Etienne, Charles Guillaume (1778-1845), French dramatist and miscellaneous writer, was born near Saint Dizier, Haute Marne, on the 5th of January 1778. He held various municipal offices under the Revolution and came in 1796 to Paris, where he produced his first opera, Le Reve, in 1799, in collaboration with Antoine Frederic Gresnick. Although Etienne continued to write for the Paris theatres for twenty years from that date, he is remembered chiefly as the author of one comedy, which excited considerable controversy. Les Deux Gendres was represented at the Theatre Francais on the 11th of August 1810, and procured for its author a seat in the Academy. A rumour was put in circulation that Etienne had drawn largely on a manuscript play in the imperial library, entitled Conaxa, cm les gendres dupes. His rivals were not slow to take up the charge of plagiarism, to which Etienne replied that the story was an old one (it existed in an old French fabliau) and had already been treated by Alexis Piron in Les Fils ingrats. He was, however, driven later to make admissions which at least showed a certain lack of candour. The bitterness of the attacks made on him was no doubt in part due to his position as editor-in-chief of the official Journal de l'Empire. His next play, L'Intrigante (1812), hardly maintained the high level of Les Deux Gendres; the patriotic opera L'Orifiamme and his lyric masterpiece Joconde date from 1814. Etienne had been secretary to Hugues Bernard Maret, duc de Bassano, and in this capacity had accompanied Napoleon throughout his campaigns in Italy, Germany, Austria and Poland. During these journeys he produced one of his best pieces, Brueys et Palaprat (1807). During the Restoration Etienne was an active member of the opposition. He was seven times returned as deputy for the department of Meuse, and was in full sympathy with the revolution of 1830, but the reforms actually carried out did not fulfil his expectations, and he gradually retired from public life. Among his other plays may be noted: Les Deux Meres, Le Pacha de Suresnes, and La Petite Ecole des peres, all produced in 1802, in collaboration with his friend Gaugiran de Nanteuil (1778-1830). With Alphonse Dieudonne Martainville (1779-1830) he wrote an Histoire du Theatre Franrais (4 vols., 1802) during the revolutionary period. Etienne was a bitter opponent of the romanticists, one of whom, Alfred de Vigny, was his successor and panegyrist in the Academy. He died on the 13th of March 1845.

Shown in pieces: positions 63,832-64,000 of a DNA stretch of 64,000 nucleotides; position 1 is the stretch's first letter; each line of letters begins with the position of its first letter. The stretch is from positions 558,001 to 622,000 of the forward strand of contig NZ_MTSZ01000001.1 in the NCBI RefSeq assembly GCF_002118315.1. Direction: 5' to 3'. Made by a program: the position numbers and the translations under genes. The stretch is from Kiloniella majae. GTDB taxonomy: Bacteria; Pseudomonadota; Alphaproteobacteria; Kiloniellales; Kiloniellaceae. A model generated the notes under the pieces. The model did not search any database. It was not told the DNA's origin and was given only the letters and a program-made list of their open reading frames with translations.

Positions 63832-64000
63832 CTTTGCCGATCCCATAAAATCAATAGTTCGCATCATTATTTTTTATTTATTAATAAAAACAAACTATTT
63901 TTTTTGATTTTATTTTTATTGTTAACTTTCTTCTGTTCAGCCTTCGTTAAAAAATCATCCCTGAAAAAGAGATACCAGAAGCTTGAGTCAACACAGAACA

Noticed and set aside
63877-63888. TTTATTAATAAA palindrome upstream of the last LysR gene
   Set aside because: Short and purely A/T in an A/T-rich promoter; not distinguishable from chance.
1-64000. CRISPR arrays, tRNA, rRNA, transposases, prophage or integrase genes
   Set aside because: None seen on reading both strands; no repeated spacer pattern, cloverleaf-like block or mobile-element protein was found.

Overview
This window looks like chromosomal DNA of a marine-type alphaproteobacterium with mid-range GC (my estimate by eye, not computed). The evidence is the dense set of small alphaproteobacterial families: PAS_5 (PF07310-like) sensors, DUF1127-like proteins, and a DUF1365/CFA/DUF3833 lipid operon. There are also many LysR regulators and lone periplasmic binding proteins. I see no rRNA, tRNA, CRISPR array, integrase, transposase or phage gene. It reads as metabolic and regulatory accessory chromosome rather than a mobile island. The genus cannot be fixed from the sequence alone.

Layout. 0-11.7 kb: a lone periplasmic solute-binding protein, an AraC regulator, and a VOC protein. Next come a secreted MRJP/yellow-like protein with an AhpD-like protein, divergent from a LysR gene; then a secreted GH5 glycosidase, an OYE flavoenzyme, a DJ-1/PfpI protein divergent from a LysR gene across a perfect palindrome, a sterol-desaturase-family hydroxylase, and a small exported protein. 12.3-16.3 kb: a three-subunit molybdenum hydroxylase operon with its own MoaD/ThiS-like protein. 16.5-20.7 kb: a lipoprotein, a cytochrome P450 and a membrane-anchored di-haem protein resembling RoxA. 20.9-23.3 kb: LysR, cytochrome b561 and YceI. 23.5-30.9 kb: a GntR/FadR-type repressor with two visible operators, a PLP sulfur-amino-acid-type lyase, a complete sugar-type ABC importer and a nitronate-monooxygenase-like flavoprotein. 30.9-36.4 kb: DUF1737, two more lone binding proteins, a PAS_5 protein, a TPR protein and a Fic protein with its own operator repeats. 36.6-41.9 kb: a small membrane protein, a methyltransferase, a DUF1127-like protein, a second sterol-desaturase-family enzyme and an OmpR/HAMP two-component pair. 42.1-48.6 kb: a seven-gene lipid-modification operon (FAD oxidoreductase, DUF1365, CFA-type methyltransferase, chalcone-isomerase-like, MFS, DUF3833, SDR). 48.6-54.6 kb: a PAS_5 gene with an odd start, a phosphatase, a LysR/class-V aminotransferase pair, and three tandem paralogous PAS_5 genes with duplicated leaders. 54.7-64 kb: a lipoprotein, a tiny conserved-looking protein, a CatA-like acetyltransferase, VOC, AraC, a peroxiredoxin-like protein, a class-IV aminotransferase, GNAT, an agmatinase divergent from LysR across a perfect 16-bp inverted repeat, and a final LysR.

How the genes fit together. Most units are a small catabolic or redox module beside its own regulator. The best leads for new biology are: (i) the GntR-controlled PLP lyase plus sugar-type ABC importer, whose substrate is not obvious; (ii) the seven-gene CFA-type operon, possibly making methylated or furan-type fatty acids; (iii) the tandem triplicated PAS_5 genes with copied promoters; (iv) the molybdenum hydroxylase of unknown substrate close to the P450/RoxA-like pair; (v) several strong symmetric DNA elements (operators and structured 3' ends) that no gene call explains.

His CEuvres (6 vols., 1846-1853) contain a notice of the author by L. Thiesse.

<< Ethyl chloride

Etiquette >>

Simple English

Molecular formula C2H4
Molar mass 28.05 g/mol
Appearance colorless gas
Density and phase 1.178 kg/m³ at 15 °C, gas
Solubility in water 3.5 mg/100 ml (17 °C)
Melting point −169.2 °C (104.0 K, -272.6 °F)
Boiling point −103.7 °C (169.5 K, -154.7 °F)
Symmetry group D2h
Dipole moment Zero

Ethylene or ethene is a chemical compound with two carbon atoms and four hydrogen atoms in each molecule. These molecules are put together with a double bond that makes it a hydrocarbon. It is very important in industry and has even been used in biology as a hormone. [1] It is also the most made chemical. About 75 million tons of it have been made each year since 2005. [2]



Since 1795, ethylene was called an olefiant gas, or oil making gas. This was because it came together with chlorine to make the oil of the Dutch chemists.

In 1866, the German chemist August Wilhelm von Hofmann came up with a system for naming hydrocarbons. The suffixes -ane, -ene, -ine, -one, and -une were used to call the hydrocarbons with 0, 2, 4, 6, and 8 fewer hydrogen atoms than the alkane it came from.[3] Because of this system, ethylene became ethene.

In 1979, the IUPAC decided that ethylene would stay ethylene.

How it is made

Ethylene is made in the chemical industry by steam cracking. Some of the parts of an ethylene plant can be:

  1. The steam cracking furnaces;
  2. Heat recovery systems;
  3. A steam recycling system;
  4. A system to compress the cracked gas;
  5. A system to remove acid gas;

There are other systems in an ethylene plant. The systems listed above were the most important systems in an ethylene plant.

Since making ethylene uses a lot of energy, the people making the ethylene try very hard to keep the heat from the gasses from leaving the furnaces.


  1. Wang K, Li H, Ecker J. [Expression error: Unexpected < operator "Ethylene biosynthesis and signaling networks."]. Plant Cell 14 Suppl: S131-51. PMID 12045274. 
  2. “Production: Growth is the Norm” Chemical and Engineering News, July 1 0, 2006, p. 59.
  3. A. W. Hofmann, LL.D., F.R.S.. "Hofmann's Proposal for Systematic Nomenclature of the Hydrocarbons". Retrieved 2007-01-06.